In part 1 of this series, I talk about how MOOCs have experienced a somewhat circular evolution. It feels like the goal of MOOCs is no longer “more Massive, more Open”, but instead to provide a more targeted, personalized learning experience. While pure MOOCs will continue to exist, many MOOC providers are now offering programs that have more specific value propositions and cater to smaller audiences. In doing so, MOOCs are “circling back” to being online courses again, but benefiting from the lessons learned along the ride.
At this point in time, that evolution is fracturing into a few different MOOC descendants, and it’s becoming more clear what those will look like. Here is where I see the landscape at this point:
- Credit Bearing Online courses – Less than 3 years ago, the debate was still around whether universities could and would offer university credit for MOOCs. In retrospect, the malleability of the MOOC term and the fact that a market will create supply where it finds demand should have rendered this debate moot. Today, ASU, Georgia Tech and others offer college credit for their MOOC-style courses.
- Assessment Courses – (Shameless plug ahead). In my opinion, we’ve worked with St. George’s University to build one of the most successful assessment programs available. We’ve built a 4-week assessment course on Open EdX that more accurately predicts student performance in medical school than do the students’ previous grades or MCAT® scores. Predicting student performance allows a university to support at-risk students and challenge advanced students, increasing overall outcomes and retention.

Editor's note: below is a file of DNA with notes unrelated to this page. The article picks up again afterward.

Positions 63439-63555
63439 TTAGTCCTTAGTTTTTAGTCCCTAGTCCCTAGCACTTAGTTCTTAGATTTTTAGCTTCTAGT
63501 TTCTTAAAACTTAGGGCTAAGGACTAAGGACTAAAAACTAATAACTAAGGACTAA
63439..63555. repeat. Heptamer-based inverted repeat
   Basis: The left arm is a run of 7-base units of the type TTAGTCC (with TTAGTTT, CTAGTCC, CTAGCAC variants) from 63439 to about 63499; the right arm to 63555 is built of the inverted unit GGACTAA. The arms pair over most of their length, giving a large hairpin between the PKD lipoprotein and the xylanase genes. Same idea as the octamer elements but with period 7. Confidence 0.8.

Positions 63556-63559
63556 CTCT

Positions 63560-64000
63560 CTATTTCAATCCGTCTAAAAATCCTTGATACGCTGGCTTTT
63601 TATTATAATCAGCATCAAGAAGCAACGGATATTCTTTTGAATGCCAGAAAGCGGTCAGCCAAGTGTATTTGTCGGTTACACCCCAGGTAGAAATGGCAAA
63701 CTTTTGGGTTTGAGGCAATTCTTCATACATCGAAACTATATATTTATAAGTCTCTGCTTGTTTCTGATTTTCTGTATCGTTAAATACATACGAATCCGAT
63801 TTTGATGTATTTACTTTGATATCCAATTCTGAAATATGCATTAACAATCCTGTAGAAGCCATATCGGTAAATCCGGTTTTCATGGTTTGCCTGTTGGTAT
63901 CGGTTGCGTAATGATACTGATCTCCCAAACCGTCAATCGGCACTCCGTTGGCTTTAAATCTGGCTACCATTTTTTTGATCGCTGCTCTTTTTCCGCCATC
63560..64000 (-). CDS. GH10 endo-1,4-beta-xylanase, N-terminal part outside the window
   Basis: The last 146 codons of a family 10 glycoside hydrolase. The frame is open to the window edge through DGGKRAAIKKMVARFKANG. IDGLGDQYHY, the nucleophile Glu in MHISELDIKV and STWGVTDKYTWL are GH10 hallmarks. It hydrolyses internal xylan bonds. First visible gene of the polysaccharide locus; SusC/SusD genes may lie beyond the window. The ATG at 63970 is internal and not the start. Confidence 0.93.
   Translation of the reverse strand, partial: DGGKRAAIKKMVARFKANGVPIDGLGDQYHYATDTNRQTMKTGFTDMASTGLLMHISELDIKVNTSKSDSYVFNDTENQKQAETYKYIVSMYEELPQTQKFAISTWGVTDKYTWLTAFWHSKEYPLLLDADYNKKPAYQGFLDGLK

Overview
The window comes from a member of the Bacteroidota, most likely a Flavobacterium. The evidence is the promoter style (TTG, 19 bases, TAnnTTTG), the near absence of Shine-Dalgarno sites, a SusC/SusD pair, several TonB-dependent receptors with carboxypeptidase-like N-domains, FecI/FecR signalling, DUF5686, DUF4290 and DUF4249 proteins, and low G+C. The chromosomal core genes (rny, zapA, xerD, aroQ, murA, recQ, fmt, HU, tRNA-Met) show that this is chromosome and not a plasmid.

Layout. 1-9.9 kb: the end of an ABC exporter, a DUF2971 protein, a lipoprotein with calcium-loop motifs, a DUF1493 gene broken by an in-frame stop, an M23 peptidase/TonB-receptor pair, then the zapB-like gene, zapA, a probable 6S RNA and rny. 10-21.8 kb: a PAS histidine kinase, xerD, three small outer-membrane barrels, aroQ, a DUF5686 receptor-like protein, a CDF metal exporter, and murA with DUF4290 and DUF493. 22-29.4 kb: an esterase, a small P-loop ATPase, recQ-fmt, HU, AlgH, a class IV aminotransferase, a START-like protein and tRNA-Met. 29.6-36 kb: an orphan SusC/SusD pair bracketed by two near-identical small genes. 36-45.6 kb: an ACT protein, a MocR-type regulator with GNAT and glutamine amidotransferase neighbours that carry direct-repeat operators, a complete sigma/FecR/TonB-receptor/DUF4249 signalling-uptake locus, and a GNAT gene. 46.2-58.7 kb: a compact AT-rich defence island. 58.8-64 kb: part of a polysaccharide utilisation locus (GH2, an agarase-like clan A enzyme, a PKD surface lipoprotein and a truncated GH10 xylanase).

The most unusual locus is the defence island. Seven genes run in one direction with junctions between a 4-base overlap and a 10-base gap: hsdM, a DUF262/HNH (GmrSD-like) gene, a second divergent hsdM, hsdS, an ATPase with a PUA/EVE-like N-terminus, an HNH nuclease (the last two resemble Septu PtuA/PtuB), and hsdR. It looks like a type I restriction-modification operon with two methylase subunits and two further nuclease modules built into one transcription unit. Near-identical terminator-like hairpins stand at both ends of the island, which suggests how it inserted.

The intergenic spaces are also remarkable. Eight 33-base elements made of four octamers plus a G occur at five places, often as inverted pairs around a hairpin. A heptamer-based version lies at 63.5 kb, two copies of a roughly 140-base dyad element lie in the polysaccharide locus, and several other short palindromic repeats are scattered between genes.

- Corporate & Professional Education – Approximately 25 million people will be required to earn Continuing Medical Education (CME) credit this year, generating over $2.5 Billion in revenue (http://www.policymed.com/2015/07/accme-annual-report-data-2014.html). Schools like Stanford are using MOOC technology to offer on-demand CME courses.
- Revenue-Generating Courses – Granted, this one is a broad category. But the first and still most popular method of generating revenue is the verified certificate approach. MOOC providers have adopted the freemium model where auditing the course is free, but having your education verified and validated costs money.
- Marketing/Recruiting Courses – Offering a one-off course is a strategic way to introduce students to your programs. Wharton, for example, waives the application fee for students who excel in their MOOC courses. According to Wharton, “The revenue [Wharton gets] from lead generation through Coursera courses far exceed their revenue from the courses directly”.
- Micro-Degrees – Similar to Certificates, Micro-Degrees are essentially bundles of certificates that demonstrate a broader accumulation of knowledge around a topic. The value proposition for students is clearer, giving providers more flexibility with how they charge for these programs. Udacity offers a “get hired” guarantee. Coursera offers discounted bulk pricing.
What does this all means? It is interesting to me that most of the programs above pre-dated MOOCs. CME, Online Degrees, Corporate education are not new. The MOOC revolution simply improved the way we deliver them. It means in one sense that MOOCs have shrunk from their global ambitions back into the safety of the known. But progress is progress. Ponce De León, after all, allegedly set sail searching for the fountain of youth. It was an ambitious goal that instead led to the discovery of Florida. No one I know has been to Disney World and said “well shucks, this isn’t the fountain of youth.” I’m taking the analogy too far…
At a higher level, the reality of an impending change in the higher education landscape seems to be sinking in. There is an undercurrent of “adapt or die”, even as we don’t know exactly where that adaptation will lead. Hence the expansion and fracturing of these MOOC descendants. While MOOCs weren’t the revolution that displaced traditional college education, they have only accelerated the feeling that things they are a-changing.